Next Friday, 2nd of June, we will have a seminar given by Marta Ferraz Dias, from German Cancer Research Center (DKFZ) and Laboratório de instrumentação e física experimental de partículas (LIP). The seminar’s title will be “Cancer therapy and imaging with charged particles” and will take place at IBEB’s seminar room at 10AM
After graduating in Biomedical and Biophysics engineering from FCUL, Marta F. Dias went to Politecnico di Milano where she recently concluded her PhD studies in Bioengineering. During her studies, she worked in renowned institutions, such as MGH/Harvard Medical school and CERN. She is currently working as a postdoc in DKFZ (German Cancer Research Center). Her research topic is in charged particle therapy/imaging. Her work includes the development of algorithms to deliver dose to the patient and new modalities which use transmission imaging to improve the accuracy in charged particle therapy.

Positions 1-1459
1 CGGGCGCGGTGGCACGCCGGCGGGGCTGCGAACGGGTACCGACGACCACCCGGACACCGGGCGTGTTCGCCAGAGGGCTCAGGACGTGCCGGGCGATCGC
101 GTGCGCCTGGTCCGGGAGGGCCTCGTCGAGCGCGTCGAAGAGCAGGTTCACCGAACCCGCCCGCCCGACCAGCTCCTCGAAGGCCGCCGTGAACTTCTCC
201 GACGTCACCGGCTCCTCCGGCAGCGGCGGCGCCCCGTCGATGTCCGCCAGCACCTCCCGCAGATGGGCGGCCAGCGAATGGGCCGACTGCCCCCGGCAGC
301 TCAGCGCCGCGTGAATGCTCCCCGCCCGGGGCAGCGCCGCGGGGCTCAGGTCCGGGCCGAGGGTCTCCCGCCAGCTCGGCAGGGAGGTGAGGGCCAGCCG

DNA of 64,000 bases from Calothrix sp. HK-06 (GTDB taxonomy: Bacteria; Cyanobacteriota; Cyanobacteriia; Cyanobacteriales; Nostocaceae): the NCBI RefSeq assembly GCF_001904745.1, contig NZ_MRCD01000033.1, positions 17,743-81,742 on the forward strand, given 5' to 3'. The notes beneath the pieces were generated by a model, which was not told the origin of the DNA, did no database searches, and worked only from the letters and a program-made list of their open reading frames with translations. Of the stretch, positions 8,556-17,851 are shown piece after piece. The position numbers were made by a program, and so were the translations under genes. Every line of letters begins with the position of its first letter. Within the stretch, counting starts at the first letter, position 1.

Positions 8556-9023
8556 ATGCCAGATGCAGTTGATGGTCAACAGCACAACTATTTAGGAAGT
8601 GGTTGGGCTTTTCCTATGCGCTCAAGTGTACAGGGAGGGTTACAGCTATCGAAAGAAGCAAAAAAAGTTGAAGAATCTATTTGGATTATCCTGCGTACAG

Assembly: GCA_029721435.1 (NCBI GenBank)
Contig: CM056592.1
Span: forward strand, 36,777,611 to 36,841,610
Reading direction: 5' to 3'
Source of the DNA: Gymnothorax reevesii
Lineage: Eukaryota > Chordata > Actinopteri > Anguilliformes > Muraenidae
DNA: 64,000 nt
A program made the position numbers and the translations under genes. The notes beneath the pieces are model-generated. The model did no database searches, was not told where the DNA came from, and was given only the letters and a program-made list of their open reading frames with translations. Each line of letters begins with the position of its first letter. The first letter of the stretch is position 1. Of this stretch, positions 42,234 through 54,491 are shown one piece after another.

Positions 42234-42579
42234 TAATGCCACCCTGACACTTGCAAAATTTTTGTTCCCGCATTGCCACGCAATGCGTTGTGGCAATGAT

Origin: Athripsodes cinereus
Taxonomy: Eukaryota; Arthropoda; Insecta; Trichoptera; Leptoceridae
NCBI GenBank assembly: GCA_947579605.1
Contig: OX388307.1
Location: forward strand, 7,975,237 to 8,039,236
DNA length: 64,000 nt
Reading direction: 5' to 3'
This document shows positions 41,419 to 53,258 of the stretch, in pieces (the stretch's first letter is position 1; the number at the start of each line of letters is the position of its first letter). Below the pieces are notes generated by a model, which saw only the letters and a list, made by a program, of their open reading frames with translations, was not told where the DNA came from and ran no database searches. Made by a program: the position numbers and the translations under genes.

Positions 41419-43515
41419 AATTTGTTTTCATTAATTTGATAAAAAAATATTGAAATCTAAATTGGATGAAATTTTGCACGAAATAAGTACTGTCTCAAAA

In recent years, the interest in using charged particles, such as protons and carbon ions, to treat cancer has shown a considerable increase with more than 140.000 patients being treated in 2015. The most common form of charged particle therapy is performed with hydrogen ions (protons). However, new facilities have been built to provide cancer treatment using carbon ions due to their higher Linear Energy Transfer. Over the past ten years the number of patients treated with carbon ions has doubled. The growing interest in charged particle therapy can be explained by their characteristic depth-dose curve. However, to take full advantage of this depth-dose curve, precise knowledge of the particle’s range and patient interfaces is necessary. Range uncertainties in charged particle therapy are significant due to the current method to determine their range, which uses X-ray CT and a calibration curve, and due to patient variations. Different methods have been proposed to deal with these uncertainties. Such is the case of the measurement of PET and prompt gamma produced during treatment with charged particles. These methods provide knowledge about the dose delivered and range verification, respectively. However, both methods still need to deal with low statistic issues. Another method that has been proposed is charged particle radiography/CT. The purpose of this seminar is to give a small introduction to charged particle therapy/imaging followed by the presentation of two novel methods that tackle patient variations and range uncertainties. These methods use the information of high energetic charged particles after these crossed the patient.